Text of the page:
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With the world population now estimated at 7 billion, international attention has focused on the impact of the rising population on the battle against poverty, global food security and climate change. A more crowded world is also likely to be more vulnerable to emerging and rapidly-spreading infectious diseases.

Recent health crises such as SARS (Severe Acute Respiratory Syndrome) and the avian influenza epidemic have highlighted the intricate relationships and linkages between people, animals and ecosystems as well as the ease and rapidity with which diseases travel across borders.

Tackling epidemics and pandemics in today’s globalised world clearly requires international cooperation. With a majority of human infectious diseases commonly attributed to have originated in animals, working across disciplines is also necessary.

Asian and European governments are committed to integrating the One Health approach, which seeks to promote, improve, and defend the health and well-being of all species, into their policies.

The European Union has set up a new animal health strategy and initiated joint infectious diseases research programmes in key areas such as vector-borne diseases, vaccine development and neglected zoonoses (diseases transmitted from animals to humans).

Meanwhile, the Association of Southeast Asian Nations (ASEAN) is playing a leading role in regional arrangements involving animal and human health sectors, in particular, in terms of how to respond to outbreaks of infectious diseases at a regional level.

Having made an early pledge to integrate the “One Health” approach in its regional mechanisms, ASEAN is already committed to going beyond animal health, towards the human health and environmental sectors. ASEAN is also taking into consideration the influence of other sectors such as education, infrastructure, trade and tourism.

Recent health crises have in fact encouraged ASEAN members to work together at a regional level. In addition, ASEAN Plus Three (China, Japan, and Republic of Korea) have developed the Emerging Infectious Diseases Programme to tackle pandemics such as SARS and avian flu.

The 2007-2011 Strategy for Regional EU-Asia Cooperation sets aside a total of 48 million euros worth of EU regional funds fir health-based cross-border cooperation in Asia, combining animal and human health cooperation for the first time, in addition to the environment.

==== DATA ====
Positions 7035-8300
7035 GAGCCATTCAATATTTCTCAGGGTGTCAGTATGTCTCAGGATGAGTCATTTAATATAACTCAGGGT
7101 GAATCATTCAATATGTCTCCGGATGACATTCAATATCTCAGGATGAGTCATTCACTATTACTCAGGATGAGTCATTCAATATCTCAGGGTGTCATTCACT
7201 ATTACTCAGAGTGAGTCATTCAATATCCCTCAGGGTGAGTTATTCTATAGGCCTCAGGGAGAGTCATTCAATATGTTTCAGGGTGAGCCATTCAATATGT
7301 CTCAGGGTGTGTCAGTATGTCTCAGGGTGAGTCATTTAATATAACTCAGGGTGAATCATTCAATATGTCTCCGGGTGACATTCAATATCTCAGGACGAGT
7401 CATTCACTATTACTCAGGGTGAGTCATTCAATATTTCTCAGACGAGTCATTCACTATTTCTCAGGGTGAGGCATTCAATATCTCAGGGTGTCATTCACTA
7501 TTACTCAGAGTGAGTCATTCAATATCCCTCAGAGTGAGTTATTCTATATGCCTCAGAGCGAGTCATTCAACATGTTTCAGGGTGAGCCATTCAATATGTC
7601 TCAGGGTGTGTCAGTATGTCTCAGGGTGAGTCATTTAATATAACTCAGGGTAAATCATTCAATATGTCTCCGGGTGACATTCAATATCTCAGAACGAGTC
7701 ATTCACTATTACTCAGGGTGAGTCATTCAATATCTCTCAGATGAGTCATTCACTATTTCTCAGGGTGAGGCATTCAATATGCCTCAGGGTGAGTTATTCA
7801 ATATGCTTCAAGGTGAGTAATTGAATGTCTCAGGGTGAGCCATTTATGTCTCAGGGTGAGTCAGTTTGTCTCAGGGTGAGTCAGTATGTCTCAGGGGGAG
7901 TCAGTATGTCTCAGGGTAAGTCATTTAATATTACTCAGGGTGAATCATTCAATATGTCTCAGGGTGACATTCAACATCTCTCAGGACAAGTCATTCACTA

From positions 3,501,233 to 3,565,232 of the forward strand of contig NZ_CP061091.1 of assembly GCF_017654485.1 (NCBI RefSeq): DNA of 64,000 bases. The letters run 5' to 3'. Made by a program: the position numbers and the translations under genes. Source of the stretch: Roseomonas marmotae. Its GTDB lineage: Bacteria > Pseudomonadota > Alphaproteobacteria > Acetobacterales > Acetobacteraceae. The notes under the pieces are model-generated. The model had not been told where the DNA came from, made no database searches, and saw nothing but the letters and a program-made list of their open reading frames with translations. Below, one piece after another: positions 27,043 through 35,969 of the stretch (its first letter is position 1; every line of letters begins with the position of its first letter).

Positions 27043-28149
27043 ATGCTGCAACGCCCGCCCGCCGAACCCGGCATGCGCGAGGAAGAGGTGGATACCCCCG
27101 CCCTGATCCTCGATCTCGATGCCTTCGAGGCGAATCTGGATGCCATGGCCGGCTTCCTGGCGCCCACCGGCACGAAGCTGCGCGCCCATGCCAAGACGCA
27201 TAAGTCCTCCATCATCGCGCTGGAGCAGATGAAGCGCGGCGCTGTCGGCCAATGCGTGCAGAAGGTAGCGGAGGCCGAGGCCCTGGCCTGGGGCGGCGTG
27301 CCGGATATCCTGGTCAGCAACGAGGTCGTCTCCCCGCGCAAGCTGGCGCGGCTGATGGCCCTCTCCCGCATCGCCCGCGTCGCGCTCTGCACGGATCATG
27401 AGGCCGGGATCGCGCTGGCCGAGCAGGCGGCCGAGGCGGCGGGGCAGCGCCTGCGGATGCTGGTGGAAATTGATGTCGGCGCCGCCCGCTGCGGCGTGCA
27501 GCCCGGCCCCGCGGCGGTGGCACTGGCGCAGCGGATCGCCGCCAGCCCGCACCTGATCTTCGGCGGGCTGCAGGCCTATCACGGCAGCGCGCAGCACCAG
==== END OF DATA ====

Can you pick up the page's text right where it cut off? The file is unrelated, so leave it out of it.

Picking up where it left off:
A separate Highly Pathogenic Emerging and Re-emerging diseases (HPED) programme, started by the Commission in January 2010, aims to strengthen the institutional capacities of ASEAN, SAARC (South Asia Association for Regional Cooperation) and their Secretariats to control HPED and to improve epidemic and pandemic preparedness in the region in a sustainable manner.

For the next three years, the Commission’s major focus will be on driving the “One Health” approach forward in tandem with its major international partners.

There is potential for more Asia Europe cooperation on One Health initiatives. A recently published EU-funded study showcases ten “One Health” case studies in Asia and Europe including emergency measures to address serious outbreaks of infectious disease, community engagement projects to improve disease surveillance and control and communication strategies to change risky behaviour.

The document, which also includes a catalogue of data bases covering key One Health documents, focal points and One Health programmes and activities, provides a good basis for further Asia-Europe discussion – and cooperation – on One Health initiatives.

Such collaboration can be done best through the framework provided by the Asia-Europe Meeting (ASEM). An ASEM meeting on One Health is in fact planned for next year.

ASEM can help combine Asia’s experience in communicable diseases outbreaks with the EU’s experience in institution building. Asia and Europe can learn from each other’s experience by exchanging information and “best practice”, including through collaboration between universities, research institutes and pharmaceutical companies.

Better coordination of existing initiatives, projects and programmes can also be assured through the connection of a One Health ASEM network and the connection of existing data bases.

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